July 25, 2004

Over the last couple of days . . .

David Graeber's Fragments of an Anarchist Anthropology. A lot of his work feels like a rehashing of basic anarchist ideas. And I always want him to complicate his critique of the academy. I keep thinking oh, I know there are anarchists in the academy and there are people who even if they are not, at least understand what it is. But then I saw him give a talk at UCSC earlier in the year (and he was one of the main reasons that I wanted to go to this Other Globalizations conference) and he was almost I would say hectored at the conference (which is unusual academic conference behavior). His talk wasn't that great at the conference; I think the hectoring audience made him really nervous and he got all flustered. CW, who went with me, wanted to walk out but I told him he should stay to see the academic response to the classic anarchist position but he said he had seen it too many times before and it just made him depressed. So I guess maybe the academy still needs all this basic stuff.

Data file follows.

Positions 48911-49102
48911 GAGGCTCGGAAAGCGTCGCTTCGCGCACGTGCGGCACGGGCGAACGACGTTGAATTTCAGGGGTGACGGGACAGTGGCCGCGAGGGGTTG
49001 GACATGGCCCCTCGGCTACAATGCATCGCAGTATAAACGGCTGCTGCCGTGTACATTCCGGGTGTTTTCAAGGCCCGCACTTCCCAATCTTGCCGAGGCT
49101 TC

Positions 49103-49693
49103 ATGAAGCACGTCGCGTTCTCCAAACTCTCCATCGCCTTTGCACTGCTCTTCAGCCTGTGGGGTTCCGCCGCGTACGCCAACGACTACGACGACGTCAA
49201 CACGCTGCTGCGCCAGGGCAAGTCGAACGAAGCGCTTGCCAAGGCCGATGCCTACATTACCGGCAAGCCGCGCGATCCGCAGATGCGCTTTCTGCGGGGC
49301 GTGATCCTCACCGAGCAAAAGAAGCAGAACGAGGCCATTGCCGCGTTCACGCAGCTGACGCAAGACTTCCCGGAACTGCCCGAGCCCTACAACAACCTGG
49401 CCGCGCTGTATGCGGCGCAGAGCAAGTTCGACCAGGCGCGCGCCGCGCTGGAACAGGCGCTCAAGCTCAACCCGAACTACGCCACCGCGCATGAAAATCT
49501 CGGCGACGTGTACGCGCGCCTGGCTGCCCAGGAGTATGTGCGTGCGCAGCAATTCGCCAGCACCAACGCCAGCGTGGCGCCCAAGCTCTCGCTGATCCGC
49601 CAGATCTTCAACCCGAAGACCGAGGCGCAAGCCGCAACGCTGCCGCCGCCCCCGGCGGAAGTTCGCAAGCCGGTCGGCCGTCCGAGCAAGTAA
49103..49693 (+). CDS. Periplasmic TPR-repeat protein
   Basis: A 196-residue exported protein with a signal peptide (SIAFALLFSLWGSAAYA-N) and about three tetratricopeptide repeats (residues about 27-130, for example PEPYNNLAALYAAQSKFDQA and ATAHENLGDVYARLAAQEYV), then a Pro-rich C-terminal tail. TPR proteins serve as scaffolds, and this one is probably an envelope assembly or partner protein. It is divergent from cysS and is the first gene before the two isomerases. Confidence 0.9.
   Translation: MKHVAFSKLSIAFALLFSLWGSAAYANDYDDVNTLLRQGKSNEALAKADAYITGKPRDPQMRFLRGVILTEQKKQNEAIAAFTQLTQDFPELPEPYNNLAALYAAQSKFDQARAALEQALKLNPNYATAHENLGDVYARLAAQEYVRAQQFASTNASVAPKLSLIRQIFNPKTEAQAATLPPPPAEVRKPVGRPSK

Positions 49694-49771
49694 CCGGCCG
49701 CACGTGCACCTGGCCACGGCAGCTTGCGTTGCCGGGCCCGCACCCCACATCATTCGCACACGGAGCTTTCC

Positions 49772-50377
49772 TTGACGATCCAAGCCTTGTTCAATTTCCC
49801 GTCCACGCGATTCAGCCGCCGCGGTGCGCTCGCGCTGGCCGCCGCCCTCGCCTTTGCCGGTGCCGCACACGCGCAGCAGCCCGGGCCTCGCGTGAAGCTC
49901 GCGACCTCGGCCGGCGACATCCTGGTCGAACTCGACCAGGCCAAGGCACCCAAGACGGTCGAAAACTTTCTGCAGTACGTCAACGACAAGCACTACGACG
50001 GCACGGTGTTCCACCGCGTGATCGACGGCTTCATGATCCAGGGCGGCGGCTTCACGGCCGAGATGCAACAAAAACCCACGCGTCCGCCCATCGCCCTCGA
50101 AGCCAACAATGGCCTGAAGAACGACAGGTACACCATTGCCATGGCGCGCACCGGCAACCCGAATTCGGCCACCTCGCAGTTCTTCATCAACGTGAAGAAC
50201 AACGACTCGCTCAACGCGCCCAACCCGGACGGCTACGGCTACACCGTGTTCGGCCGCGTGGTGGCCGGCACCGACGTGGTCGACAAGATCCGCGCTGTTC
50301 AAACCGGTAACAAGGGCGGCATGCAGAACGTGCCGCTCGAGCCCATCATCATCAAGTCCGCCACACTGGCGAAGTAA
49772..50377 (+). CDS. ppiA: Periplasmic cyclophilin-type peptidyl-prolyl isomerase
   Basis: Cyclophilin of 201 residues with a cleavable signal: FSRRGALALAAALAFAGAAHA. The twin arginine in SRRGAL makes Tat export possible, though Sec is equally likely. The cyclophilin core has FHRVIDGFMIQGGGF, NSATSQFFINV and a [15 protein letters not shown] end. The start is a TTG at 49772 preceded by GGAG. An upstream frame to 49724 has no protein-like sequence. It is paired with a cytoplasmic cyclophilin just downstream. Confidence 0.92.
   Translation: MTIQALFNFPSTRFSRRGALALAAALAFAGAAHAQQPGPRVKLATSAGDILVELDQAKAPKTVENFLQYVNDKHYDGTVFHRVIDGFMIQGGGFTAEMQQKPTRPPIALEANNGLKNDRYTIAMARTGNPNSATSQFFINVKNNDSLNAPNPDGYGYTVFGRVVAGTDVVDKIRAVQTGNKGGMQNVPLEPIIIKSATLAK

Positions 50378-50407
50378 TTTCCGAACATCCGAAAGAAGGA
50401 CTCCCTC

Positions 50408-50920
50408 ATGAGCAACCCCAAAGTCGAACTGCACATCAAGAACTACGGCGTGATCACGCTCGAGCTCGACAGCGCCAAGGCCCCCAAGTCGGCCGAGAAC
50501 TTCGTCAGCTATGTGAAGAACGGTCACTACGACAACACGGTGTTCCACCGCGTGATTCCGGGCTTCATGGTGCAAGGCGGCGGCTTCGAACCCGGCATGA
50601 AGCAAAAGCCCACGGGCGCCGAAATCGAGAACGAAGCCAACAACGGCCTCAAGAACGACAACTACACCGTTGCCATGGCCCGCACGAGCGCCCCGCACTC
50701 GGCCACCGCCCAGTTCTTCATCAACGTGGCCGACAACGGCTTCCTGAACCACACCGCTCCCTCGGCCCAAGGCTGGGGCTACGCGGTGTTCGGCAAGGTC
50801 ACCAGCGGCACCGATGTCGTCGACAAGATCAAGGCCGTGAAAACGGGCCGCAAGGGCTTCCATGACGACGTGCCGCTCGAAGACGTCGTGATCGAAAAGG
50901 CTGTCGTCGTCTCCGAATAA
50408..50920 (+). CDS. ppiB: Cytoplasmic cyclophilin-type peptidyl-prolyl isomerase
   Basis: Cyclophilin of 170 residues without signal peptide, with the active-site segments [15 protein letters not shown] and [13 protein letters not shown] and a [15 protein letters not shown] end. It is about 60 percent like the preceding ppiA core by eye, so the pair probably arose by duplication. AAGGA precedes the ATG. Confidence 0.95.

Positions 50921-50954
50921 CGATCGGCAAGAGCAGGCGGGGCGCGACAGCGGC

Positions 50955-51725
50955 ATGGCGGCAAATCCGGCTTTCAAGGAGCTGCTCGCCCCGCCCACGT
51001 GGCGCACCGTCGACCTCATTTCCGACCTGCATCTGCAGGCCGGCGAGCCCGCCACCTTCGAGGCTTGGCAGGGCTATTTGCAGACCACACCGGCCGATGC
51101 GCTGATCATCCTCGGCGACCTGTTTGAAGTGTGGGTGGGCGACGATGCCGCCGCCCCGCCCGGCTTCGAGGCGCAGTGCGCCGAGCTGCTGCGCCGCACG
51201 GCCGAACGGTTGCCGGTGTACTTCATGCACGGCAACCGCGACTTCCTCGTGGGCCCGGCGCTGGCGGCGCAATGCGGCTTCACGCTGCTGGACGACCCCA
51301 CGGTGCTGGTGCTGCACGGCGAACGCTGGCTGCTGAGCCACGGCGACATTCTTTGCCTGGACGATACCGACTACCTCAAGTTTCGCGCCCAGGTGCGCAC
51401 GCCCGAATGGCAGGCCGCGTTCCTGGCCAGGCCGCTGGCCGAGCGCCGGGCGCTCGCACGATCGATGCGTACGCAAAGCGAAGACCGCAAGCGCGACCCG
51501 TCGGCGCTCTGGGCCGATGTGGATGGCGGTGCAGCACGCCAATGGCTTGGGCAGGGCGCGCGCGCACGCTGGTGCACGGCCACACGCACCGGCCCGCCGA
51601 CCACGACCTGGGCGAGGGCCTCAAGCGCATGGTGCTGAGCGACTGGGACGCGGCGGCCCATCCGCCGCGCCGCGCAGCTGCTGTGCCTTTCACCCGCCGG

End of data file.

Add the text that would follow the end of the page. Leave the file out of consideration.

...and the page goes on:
This piece has a little more depth but goes over the basics. The importance of getting rid of borders. The refusal of anthropologists to give any credence to anarchism despite the fact that many study perfectly functioning anachist societies. Etc.

To look up . . .

Paul Virno
Paul Lafarge, The Right to be Lazy
Lauren Leve

Annoyed at the lack of a works cited or footnotes or anything in this Prickly Pear book.

Then I also read Gail Holst-Warhaft's Dangerous Voices: Women's Laments and Greek Literature. Allison Cobb had recommended this to me. We were discussing on subpoetics-l the Michael Moore film. She was complaining about it being too individualist and overlooking collective response to the war. And I was agreeing but also saying that I felt that the lamenting women in the film were a sort of chorus. And she mentioned that she had been reading this book. I got it also because I thought it might help me with this stream poem that I keep working on and need to have done soon and it did. I loved the examples. And I loved the historical data on lament, which I didn't know that much about.

In the middle of reading it I developed a fantasy of doing a sort of world forms of poetry course that would be more cultural study than aesthetic study.

This lead me to Steven Feld's  Sound and Sentiment: Birds, Weeping, Poetics, and Song in Kaluli Expression. He is hero of mine since he left U of Texas at Austin but more on this book later. I read the first twenty pages and then got caught up in  Ileana Rodriquez's Women, Guerrillas, and Love: Understanding War in Central America  this afternoon but still not done.  

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